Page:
This paper has tried to outline some of the many developments which have taken place over these years of modernisation and to stress a few of the advantages which may be gained from extensive signalling installations.
|1965 - Oct - Rees - Various Aspects of the Rebuilding of the Commonwealth|
|1965 - July - Evans Pitkeathly - Signalling Communications Associated w|
|1963 - July - Rylands - Carrier Telephone Links in NSW Railways|
FA Rylands AMIE (Aust)
New South Wales Railways
I intend, tonight, to talk about the various items that go to make up a complete carrier telephone installation.
|1958 - Oct - Wooley Irving Clayton - CTC on the East Malvern - Glen Waverley Section|
|1954 - Aug - Black - Signalling of Plunger Locked Crossing Junction Stat|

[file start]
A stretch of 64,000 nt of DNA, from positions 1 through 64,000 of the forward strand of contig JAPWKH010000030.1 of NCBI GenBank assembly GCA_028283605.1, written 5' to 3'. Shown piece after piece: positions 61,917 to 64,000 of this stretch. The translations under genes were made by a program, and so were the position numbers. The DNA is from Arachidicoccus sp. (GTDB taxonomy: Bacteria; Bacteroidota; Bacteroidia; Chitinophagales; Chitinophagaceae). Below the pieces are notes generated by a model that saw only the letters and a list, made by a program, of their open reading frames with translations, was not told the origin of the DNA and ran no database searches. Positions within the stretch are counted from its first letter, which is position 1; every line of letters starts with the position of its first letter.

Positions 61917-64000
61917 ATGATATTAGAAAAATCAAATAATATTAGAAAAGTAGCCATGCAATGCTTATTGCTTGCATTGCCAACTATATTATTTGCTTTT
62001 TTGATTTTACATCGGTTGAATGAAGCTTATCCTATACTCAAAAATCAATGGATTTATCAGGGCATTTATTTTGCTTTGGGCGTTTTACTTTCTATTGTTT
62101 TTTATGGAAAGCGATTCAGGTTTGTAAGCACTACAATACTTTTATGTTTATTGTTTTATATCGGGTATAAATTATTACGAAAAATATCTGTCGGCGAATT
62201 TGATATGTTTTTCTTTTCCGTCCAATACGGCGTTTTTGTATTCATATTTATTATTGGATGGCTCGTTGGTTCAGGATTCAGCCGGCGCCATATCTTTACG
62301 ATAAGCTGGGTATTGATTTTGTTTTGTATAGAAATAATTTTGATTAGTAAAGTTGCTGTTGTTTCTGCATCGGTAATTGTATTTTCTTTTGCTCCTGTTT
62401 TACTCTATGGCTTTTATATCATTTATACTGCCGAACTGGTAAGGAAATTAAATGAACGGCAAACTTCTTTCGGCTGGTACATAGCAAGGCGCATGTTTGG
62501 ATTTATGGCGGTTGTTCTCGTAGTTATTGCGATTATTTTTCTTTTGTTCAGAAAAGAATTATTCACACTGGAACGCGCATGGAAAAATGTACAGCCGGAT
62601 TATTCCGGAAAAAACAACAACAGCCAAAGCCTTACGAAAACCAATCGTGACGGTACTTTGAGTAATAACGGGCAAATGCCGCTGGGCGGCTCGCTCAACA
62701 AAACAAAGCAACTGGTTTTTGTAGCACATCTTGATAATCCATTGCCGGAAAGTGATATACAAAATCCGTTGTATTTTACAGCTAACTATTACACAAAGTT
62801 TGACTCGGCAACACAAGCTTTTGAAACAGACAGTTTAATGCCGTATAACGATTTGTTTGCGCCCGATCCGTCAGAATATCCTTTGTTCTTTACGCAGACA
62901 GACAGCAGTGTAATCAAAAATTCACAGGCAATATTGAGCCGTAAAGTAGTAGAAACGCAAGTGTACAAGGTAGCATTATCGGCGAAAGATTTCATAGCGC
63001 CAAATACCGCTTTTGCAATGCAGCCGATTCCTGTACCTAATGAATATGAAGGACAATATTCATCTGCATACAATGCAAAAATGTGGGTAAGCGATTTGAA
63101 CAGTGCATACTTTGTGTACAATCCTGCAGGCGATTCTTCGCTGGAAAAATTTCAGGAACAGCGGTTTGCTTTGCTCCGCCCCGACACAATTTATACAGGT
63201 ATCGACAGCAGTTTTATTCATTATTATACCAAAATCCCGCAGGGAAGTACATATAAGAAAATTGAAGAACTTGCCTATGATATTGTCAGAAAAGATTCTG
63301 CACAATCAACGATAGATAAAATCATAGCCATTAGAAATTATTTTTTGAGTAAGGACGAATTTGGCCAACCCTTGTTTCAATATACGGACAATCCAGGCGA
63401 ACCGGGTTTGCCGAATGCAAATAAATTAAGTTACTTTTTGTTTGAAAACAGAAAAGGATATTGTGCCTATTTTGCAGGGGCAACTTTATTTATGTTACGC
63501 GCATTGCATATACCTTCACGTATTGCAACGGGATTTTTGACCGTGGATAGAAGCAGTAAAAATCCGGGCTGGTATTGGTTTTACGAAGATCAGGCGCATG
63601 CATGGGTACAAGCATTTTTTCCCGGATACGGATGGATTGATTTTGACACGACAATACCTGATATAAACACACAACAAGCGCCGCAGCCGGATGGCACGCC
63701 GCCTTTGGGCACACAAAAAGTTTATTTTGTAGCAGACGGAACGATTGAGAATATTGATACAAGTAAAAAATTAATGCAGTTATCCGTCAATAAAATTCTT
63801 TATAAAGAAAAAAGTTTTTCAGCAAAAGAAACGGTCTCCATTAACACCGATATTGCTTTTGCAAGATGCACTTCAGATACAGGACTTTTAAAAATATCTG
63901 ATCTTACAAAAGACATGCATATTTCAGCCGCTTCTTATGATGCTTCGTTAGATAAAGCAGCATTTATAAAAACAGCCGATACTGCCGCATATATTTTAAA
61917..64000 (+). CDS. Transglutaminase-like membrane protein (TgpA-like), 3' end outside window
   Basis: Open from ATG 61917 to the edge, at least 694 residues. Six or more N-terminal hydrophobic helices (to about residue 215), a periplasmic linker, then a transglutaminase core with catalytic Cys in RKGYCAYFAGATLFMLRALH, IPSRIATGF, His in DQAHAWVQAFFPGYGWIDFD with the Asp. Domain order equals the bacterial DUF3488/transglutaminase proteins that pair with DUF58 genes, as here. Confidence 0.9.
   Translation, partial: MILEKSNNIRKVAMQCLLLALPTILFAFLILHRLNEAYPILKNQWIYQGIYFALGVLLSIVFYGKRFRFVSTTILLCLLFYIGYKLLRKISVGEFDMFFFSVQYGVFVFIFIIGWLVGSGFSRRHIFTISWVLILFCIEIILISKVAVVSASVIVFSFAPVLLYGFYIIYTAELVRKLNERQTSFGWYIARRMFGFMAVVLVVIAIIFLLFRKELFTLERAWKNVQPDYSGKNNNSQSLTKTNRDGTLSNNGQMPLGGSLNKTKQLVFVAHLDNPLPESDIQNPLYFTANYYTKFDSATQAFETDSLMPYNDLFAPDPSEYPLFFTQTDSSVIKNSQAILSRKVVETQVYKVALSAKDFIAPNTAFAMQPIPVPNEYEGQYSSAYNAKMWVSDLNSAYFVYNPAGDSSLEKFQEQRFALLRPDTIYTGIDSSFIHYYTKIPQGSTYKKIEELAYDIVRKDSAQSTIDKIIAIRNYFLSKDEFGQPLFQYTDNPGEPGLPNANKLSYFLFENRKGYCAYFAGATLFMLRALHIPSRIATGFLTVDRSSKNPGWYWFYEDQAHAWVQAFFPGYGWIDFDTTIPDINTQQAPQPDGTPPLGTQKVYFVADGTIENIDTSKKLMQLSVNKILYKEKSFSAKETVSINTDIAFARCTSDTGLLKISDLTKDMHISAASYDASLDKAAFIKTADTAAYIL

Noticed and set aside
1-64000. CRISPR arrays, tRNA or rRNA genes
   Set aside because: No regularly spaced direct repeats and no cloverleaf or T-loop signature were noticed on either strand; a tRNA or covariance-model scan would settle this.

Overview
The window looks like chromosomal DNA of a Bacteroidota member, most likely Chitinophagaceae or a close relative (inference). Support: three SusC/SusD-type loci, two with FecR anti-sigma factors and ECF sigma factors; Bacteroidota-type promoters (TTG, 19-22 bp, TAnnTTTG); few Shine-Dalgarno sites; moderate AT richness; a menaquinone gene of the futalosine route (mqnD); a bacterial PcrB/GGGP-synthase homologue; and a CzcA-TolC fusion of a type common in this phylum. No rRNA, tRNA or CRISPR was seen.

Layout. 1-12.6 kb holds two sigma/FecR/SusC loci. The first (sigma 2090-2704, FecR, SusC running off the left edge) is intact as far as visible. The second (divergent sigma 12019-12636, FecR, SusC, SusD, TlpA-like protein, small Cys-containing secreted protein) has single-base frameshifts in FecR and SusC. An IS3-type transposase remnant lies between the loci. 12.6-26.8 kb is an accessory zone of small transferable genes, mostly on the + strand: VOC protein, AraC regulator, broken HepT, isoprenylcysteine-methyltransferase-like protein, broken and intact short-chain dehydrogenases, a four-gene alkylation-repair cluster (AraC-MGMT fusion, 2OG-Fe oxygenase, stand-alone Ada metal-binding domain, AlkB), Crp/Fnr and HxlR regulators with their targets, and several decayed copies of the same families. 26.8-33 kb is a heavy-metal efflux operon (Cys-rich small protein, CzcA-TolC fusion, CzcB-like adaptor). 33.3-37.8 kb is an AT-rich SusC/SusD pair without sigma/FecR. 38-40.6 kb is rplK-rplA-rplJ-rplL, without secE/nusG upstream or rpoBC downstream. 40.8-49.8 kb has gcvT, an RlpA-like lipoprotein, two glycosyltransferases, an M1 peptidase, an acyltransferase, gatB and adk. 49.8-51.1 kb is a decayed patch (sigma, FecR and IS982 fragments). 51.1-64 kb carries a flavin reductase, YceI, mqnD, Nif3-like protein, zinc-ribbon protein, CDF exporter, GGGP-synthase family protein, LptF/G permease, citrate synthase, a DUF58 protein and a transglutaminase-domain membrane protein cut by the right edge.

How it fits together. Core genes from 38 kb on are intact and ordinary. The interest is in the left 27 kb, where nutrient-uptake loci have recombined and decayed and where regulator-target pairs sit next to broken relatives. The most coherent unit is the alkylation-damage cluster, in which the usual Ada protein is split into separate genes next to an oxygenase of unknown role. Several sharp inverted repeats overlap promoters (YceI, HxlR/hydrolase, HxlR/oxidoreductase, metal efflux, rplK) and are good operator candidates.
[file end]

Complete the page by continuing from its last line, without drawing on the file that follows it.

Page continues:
|1953 - Sep - Barnes - Liverpool Street Resignalling|
|1952 - Sep - Fahey - American Railway Signalling Practice|
|1952 - June - Wilson - Communications Systems of NSW Railways|
GG Wilson ASTC MIRSE AMIE (Aust)
Engineer for Communications, Department of Railways NSW
We are all familiar with the visible components of transport - the busy terminals, extensive marshalling yards and a variety of rolling stock, including the latest designs in locomotives which never fail to hold the attention of he public and the admiration of the schoolboy. Behind the scenes, there is always another story, not quite so colouful, but not less impressive in its contribution to the transport facilities of the State.
|1951 - Nov - Ostersetzer - Some Observations on the Present Power Situatio|
|1951 - June - Daley - Maintenance Features of Power Signalling Installation|
|1950 - Sep - Everingham - Signalling Installations in NSW|
AJ Everingham AMIRSE
This paper is entitled "Signalling Installations in New South Wales." It deals chiefly with the general practice outside the electrified area, and any features peculiar to that section have been omitted, as it is considered that the matter is far too comprehensive to be dealt with in a single paper such as this. However, the matters referred to herein also apply, in the main, to the electrified area.